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March 20, 2013

Managing outsourcing and eDiscovery (Part 1 of 2)

By Matt Hassett, Jim Hassett, and Mike Egnatchik

At a time when clients are demanding to pay less for legal services, it is easy to see the benefit of getting work done for lower hourly rates. Law firms and their clients are looking at each step in legal processes and asking the question, “Can I hire somebody else to do this step at a lower cost, or do it better, or both?”

Outsourcing is a growing trend, and it is leading to new challenges in managing work.

Some types of legal work are relatively easy to outsource. Here’s how Pat Lamb has explained the underlying rationale:

The four-buckets rule—developed by Jeffrey Carr, general counsel of FMC Technologies—is that that legal work fits into one of four buckets: process, content, advocacy and counseling. The Carr corollary is that general counsel are willing to pay generously for advocacy and counseling, but believe process and content should be free, or at least much less expensive, while law firms make the bulk of their revenue from the process and content buckets.

In one widely quoted discussion of outsourcing, Legal OnRamp founder Paul Lippe has argued that about 25% of all legal work falls into Carr’s process bucket:

Moving information from one place to another to create legal work product, typically either generating or analyzing contracts, or working through discovery-based work in litigation or investigation…. Process work will continue to grow, but it will increasingly be managed… with a combination of lower-cost people, process and technology.

Lippe went on to note that “large law firms charge from $150/hour (paralegal) to $400/hour (mid-level associate) for process work.” He then listed these lower cost alternatives:

  • “In-house teams can execute process work for $100-200/hour, and much less if they organize for it as Cisco has.
  • Non-traditional providers like Axiom charge perhaps $125-250/hour for process work, but are still often advantageous for clients, because they represent a variable, not fixed, cost, and don’t require supervision.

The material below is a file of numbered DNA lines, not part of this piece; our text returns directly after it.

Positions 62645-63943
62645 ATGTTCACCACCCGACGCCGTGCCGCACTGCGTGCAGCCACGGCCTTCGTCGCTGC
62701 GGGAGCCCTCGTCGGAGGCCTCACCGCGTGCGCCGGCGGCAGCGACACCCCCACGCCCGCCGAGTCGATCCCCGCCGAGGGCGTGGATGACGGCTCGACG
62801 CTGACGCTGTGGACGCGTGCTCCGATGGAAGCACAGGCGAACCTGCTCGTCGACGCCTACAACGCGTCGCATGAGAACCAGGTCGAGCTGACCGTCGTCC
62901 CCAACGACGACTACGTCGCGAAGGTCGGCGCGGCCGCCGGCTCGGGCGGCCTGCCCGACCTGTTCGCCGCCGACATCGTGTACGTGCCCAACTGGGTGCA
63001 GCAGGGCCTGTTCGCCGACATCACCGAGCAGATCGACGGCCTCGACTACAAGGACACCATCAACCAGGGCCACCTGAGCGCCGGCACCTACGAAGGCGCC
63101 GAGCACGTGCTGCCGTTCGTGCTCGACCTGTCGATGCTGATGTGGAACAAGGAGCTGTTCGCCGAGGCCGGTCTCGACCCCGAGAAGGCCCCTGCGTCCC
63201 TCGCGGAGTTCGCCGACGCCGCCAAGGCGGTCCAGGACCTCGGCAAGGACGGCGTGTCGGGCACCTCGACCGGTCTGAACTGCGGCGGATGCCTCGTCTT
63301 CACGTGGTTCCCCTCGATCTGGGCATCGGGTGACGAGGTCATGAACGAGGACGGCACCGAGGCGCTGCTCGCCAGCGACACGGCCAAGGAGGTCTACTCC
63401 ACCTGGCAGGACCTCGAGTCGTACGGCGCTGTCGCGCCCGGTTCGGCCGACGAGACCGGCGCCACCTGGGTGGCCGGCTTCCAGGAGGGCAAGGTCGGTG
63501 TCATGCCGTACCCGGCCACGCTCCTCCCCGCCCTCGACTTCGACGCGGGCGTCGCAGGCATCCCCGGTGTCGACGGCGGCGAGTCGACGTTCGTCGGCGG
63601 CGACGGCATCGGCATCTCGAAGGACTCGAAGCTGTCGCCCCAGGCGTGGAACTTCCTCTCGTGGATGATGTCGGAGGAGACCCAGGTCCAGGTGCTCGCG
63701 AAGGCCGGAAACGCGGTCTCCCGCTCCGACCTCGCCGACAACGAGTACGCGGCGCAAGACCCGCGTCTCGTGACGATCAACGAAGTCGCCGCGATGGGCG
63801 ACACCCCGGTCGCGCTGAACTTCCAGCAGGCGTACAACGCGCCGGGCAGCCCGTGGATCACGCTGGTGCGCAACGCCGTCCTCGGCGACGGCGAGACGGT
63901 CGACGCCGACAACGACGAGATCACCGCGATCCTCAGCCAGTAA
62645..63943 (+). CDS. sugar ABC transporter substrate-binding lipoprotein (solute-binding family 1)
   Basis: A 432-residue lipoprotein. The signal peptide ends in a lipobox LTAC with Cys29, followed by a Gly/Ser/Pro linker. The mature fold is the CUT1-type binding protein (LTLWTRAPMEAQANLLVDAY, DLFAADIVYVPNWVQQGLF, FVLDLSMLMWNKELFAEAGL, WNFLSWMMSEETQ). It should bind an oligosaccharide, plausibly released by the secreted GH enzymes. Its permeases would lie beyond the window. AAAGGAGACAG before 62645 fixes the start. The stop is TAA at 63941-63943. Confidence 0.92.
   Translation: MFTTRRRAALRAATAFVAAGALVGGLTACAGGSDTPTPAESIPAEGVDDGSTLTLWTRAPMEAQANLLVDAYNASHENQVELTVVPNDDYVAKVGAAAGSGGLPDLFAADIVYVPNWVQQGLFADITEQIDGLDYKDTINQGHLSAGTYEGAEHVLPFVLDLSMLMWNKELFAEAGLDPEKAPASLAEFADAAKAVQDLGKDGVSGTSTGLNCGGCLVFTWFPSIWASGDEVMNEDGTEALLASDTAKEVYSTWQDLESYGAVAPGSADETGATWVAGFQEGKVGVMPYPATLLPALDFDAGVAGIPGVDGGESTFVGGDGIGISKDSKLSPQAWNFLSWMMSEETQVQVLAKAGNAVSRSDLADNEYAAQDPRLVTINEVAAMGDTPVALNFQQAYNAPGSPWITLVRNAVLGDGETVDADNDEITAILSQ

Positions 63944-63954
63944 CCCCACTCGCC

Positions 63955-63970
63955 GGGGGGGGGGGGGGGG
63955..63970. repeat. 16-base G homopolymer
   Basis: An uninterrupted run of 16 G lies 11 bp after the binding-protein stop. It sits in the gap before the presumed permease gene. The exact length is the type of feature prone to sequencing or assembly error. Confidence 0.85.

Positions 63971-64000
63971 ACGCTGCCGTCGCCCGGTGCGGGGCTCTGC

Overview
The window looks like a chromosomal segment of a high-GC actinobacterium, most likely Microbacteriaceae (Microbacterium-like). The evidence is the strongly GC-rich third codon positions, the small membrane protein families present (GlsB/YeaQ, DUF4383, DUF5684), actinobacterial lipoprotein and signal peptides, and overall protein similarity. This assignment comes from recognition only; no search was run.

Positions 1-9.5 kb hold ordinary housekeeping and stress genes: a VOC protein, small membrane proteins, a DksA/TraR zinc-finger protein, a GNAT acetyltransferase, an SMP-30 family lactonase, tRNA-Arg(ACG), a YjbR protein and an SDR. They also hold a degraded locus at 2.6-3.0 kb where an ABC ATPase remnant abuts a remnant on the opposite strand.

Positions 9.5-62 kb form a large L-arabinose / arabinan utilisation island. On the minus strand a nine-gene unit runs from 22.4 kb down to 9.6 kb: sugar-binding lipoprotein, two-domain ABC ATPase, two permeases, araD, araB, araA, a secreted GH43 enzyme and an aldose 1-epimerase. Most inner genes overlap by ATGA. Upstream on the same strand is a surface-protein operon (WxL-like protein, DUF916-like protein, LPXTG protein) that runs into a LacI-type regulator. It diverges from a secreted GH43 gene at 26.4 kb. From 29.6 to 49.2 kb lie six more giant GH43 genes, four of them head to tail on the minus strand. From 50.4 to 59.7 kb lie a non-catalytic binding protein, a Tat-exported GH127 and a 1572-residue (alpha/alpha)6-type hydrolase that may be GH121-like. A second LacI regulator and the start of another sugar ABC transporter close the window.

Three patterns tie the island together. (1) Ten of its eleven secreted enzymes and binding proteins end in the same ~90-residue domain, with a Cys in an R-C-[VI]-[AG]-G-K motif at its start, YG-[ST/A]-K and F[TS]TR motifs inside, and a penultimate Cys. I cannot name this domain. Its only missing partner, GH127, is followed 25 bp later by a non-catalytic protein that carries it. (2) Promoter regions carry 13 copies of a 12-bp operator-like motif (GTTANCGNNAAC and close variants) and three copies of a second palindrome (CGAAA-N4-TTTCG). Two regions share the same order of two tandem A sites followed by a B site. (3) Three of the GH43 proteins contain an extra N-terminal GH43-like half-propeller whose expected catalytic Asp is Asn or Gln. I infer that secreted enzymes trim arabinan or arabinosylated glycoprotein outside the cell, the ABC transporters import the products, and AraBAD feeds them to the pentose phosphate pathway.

• Legal process outsourcers (LPOs) can deliver process work (including onshore lawyers, technology and process) for around $60/hour with predictable quality, integrated with legal departments and with formal methods for delivering and ensuring quality.
  • Law firms have started to create their own ‘captive’ LPOs, like Orrick in Wheeling, W.Va., Wilmer in Dayton, Ohio, Allen & Overy in Belfast and Baker McKenzie in Manila.”

In his new book Tomorrow’s Lawyers: An Introduction to Your Future (p. 33) Richard Susskind takes this much further:

In the past, when confronted with a legal job, a client had a single choice: undertake it internally or pass it out to an external law firm (or perhaps a blend of the two). The legal world has now changed, so that new alternative sources of legal service are now available. I have identified 15 ways of sourcing legal work.

The key point here is that the identification and management of outsourcing alternatives will become an important task for firms that want to compete in the new normal.

The field of legal project management includes a variety of best practices for managing the activities of an internal legal team. If your team includes contract lawyers and other external non-traditional staff, many of these same principles apply

The challenge of managing subcontractors is familiar in other professions. The tenth edition of Harold Kerzner’s widely quoted textbook  Project Management has an entire chapter devoted to working with external suppliers. The perspective is interesting, since the chapter makes it clear that a firm using an external source for some of its work on a matter is now in a role reversal. The firm is a client of the outsourcer it has hired, and has the same responsibilities to monitor that outsource supplier that its own client has to monitor the firm’s work.

If XYZ Corporation has hired your firm for a matter, the legal department of XYZ had the job of hiring you in the first place and has the responsibility to monitor your work. Similarly, if you hire supplier DIS for discovery work, you had the job of hiring DIS in the first place and then you have the responsibility of monitoring DIS to assure that their work product is acceptable. The firm is responsible for the entire work product, and must make sure that all the parts work.

Lawyers are just starting to become familiar with the idea of subcontracting work, and the use of outsourcers presents new challenges.

As Mark Ross noted in a paper entitled The Ethics of Legal Outsourcing, “It is clear that to satisfy the duty of competently representing one’s client, a US lawyer engaging an LPO provider cannot rely on the LPO provider to evaluate its own work product and must himself or herself be able critically and independently to evaluate the work product received.”

Next week, we will talk about some of the challenges of this new requirement.

This post was adapted from the forthcoming third edition of the Legal Project Management Quick Reference Guide, which will be published on May 20.

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